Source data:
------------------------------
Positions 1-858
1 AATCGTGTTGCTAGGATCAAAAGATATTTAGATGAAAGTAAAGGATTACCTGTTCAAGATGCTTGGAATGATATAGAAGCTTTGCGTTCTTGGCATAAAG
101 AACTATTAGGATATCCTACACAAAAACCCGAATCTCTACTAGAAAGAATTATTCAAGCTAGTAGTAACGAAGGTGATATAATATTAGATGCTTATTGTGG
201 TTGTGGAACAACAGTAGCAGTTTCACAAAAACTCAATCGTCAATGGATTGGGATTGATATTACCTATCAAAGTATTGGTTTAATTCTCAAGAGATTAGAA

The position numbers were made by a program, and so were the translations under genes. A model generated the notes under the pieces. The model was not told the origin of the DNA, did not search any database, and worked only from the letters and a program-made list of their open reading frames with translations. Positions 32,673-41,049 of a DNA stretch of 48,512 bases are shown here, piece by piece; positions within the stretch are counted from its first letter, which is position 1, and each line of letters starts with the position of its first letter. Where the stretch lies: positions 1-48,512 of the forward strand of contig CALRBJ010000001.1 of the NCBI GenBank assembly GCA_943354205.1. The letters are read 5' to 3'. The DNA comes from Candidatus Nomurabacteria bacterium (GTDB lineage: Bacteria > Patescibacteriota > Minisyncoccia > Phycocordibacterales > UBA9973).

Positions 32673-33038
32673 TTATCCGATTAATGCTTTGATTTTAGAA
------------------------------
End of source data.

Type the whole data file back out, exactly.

Positions 1-858
1 AATCGTGTTGCTAGGATCAAAAGATATTTAGATGAAAGTAAAGGATTACCTGTTCAAGATGCTTGGAATGATATAGAAGCTTTGCGTTCTTGGCATAAAG
101 AACTATTAGGATATCCTACACAAAAACCCGAATCTCTACTAGAAAGAATTATTCAAGCTAGTAGTAACGAAGGTGATATAATATTAGATGCTTATTGTGG
201 TTGTGGAACAACAGTAGCAGTTTCACAAAAACTCAATCGTCAATGGATTGGGATTGATATTACCTATCAAAGTATTGGTTTAATTCTCAAGAGATTAGAA

The position numbers were made by a program, and so were the translations under genes. A model generated the notes under the pieces. The model was not told the origin of the DNA, did not search any database, and worked only from the letters and a program-made list of their open reading frames with translations. Positions 32,673-41,049 of a DNA stretch of 48,512 bases are shown here, piece by piece; positions within the stretch are counted from its first letter, which is position 1, and each line of letters starts with the position of its first letter. Where the stretch lies: positions 1-48,512 of the forward strand of contig CALRBJ010000001.1 of the NCBI GenBank assembly GCA_943354205.1. The letters are read 5' to 3'. The DNA comes from Candidatus Nomurabacteria bacterium (GTDB lineage: Bacteria > Patescibacteriota > Minisyncoccia > Phycocordibacterales > UBA9973).

Positions 32673-33038
32673 TTATCCGATTAATGCTTTGATTTTAGAA